One in four Finnish people do not belong to any registered religious community, Statistics Finland reports.
Thirty percent of men are unaffiliated with any religion, compared with 23 percent of women. The largest group of non-religious people is the 30-39-year-old bracket, of whom 40 percent do not belong to a registered religion. In 2000 only 15 percent of that age group was did not profess any religious affiliation.
The smallest proportion of non-religious is among those aged 70 and over, with just 14 percent steering clear of registered religions, showing little change from 2000.
The one-million person mark for the religiously unaffiliated was broken in 2010. At the end of 2017 there were some 1.45 million non-religious people in Finland.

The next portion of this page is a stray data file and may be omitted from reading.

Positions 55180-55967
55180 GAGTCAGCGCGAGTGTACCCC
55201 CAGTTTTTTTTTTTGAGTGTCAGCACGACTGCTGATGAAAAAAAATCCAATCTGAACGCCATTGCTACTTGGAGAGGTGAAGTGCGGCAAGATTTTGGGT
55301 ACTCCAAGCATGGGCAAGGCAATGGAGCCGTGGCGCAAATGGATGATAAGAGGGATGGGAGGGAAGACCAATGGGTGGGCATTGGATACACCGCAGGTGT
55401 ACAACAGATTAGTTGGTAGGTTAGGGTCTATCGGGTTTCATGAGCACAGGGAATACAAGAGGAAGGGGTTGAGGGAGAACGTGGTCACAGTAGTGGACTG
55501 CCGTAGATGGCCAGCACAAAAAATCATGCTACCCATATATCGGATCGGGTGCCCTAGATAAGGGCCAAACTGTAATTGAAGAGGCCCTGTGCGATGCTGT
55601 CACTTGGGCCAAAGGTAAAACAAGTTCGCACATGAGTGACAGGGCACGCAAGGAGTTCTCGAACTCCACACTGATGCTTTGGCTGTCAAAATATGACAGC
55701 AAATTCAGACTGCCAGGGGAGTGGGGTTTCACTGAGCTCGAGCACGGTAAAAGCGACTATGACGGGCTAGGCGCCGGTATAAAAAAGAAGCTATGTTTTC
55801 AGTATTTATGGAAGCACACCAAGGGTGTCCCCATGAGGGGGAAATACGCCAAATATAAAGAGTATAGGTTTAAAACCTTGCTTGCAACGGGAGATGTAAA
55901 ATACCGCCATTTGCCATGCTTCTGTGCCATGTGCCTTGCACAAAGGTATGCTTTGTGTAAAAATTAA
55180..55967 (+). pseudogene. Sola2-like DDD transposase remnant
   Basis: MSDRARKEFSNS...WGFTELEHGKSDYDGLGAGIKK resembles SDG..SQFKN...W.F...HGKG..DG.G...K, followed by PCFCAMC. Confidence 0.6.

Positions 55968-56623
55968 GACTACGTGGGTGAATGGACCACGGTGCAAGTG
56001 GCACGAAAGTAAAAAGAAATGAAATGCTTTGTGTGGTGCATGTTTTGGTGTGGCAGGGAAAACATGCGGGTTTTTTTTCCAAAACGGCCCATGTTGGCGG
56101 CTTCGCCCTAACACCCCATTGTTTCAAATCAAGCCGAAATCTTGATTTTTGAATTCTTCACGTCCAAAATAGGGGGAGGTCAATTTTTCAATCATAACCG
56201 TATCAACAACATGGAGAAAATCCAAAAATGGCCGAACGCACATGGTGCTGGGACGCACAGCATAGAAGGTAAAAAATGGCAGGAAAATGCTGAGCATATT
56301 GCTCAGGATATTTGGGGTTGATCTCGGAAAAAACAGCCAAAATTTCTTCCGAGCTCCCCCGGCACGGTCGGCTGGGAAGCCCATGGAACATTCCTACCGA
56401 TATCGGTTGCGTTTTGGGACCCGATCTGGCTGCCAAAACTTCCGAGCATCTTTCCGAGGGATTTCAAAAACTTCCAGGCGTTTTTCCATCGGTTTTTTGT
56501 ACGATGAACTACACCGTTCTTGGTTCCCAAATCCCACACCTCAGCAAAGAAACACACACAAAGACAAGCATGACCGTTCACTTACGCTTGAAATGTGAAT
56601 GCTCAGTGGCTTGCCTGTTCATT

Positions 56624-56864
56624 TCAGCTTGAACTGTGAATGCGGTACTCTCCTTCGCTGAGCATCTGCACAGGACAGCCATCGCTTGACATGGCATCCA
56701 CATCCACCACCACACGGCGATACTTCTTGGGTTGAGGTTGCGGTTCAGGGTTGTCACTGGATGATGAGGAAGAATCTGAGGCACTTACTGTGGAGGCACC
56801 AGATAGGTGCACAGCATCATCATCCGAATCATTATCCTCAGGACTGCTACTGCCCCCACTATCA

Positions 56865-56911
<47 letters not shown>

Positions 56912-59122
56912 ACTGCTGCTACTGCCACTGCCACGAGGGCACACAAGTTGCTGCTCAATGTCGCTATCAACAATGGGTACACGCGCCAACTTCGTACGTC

Figures seem to show that 85 percent of speakers speaking a language other than Finnish or Swedish do not belong to any religious community, but Statistics Finland reports that this is not reflective of the true state of affairs.
"The information on religious community does not accurately represent immigrants, in particular," the statistics release reads. "Not all religious communities are included in the register of the National Board of Patents and Registration and not all those practicing a religion belong to parishes."